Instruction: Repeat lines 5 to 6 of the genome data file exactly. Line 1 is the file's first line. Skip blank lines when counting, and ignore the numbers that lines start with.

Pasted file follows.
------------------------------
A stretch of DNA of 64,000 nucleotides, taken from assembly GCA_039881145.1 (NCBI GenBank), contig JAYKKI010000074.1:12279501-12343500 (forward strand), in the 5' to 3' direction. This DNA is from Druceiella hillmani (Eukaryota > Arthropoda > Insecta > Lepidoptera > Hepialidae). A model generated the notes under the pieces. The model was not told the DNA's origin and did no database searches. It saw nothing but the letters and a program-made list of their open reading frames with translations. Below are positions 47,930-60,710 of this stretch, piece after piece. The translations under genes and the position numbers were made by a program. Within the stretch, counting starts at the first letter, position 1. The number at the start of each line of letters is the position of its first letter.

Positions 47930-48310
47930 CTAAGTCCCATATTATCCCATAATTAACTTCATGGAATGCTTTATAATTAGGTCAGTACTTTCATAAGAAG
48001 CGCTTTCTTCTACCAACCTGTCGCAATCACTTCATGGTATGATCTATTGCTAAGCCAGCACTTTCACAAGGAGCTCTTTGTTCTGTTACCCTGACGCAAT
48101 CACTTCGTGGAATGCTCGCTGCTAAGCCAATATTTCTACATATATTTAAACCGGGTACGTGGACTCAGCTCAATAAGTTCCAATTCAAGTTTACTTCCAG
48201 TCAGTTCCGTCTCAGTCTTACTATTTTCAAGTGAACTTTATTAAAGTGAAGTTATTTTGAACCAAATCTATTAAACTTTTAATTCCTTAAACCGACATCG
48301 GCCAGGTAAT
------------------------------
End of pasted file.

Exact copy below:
48101 CACTTCGTGGAATGCTCGCTGCTAAGCCAATATTTCTACATATATTTAAACCGGGTACGTGGACTCAGCTCAATAAGTTCCAATTCAAGTTTACTTCCAG
48201 TCAGTTCCGTCTCAGTCTTACTATTTTCAAGTGAACTTTATTAAAGTGAAGTTATTTTGAACCAAATCTATTAAACTTTTAATTCCTTAAACCGACATCG